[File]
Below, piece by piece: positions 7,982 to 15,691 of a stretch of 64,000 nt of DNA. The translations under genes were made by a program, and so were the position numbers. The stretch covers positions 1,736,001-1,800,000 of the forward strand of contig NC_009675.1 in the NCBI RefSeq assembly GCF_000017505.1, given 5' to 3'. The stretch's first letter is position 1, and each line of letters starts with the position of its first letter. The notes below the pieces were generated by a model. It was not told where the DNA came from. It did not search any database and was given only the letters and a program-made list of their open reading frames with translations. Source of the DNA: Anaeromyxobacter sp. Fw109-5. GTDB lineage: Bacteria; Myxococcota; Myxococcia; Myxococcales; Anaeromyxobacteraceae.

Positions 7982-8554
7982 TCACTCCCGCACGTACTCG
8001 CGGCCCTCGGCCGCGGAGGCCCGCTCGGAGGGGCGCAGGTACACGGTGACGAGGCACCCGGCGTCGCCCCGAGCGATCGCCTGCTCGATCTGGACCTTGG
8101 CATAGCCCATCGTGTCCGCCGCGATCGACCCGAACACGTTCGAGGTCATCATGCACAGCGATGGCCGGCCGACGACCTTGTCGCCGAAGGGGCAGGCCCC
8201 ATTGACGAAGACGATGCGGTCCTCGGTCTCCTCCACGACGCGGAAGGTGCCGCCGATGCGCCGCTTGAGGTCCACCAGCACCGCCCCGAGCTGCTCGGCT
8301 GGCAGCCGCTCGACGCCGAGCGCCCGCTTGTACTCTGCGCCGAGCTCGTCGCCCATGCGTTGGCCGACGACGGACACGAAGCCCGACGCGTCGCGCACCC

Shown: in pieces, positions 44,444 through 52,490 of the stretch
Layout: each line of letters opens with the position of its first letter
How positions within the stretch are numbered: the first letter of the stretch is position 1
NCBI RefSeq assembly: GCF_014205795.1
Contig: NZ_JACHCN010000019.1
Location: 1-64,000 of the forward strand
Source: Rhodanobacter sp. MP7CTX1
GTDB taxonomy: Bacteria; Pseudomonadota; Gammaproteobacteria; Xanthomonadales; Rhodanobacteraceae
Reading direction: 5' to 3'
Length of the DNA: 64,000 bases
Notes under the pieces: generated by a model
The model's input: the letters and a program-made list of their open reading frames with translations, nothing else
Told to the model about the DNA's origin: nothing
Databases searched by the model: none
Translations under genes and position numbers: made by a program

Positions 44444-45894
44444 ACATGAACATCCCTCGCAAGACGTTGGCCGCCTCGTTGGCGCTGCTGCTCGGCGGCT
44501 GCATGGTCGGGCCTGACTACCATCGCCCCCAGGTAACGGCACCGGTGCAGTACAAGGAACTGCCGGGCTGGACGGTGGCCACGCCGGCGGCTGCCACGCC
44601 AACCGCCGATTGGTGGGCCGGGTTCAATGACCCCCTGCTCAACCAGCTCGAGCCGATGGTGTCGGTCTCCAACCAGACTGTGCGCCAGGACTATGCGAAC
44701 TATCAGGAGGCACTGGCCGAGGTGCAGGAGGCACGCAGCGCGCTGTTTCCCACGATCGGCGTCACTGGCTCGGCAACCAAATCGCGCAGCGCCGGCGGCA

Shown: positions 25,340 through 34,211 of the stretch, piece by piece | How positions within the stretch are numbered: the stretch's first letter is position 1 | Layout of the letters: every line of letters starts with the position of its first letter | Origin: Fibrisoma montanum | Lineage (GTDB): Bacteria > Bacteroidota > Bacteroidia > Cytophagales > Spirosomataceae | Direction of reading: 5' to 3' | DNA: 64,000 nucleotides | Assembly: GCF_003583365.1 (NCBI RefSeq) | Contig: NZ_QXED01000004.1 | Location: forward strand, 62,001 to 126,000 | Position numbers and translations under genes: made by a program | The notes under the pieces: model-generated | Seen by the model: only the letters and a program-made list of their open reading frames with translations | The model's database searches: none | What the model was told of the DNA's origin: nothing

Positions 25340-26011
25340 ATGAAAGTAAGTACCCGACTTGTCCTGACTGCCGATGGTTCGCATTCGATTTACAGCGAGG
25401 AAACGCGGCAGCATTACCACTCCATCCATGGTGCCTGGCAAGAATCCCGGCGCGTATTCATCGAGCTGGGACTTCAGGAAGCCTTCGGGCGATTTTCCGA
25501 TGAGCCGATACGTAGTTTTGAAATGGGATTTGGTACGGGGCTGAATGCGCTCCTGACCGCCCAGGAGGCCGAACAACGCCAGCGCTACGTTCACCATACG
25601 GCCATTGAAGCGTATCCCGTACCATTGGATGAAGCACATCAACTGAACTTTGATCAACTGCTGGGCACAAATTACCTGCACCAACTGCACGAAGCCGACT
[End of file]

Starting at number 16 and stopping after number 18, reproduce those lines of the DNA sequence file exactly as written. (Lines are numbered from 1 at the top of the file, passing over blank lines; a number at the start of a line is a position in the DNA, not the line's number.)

Reading direction: 5' to 3'
Length of the DNA: 64,000 bases
Notes under the pieces: generated by a model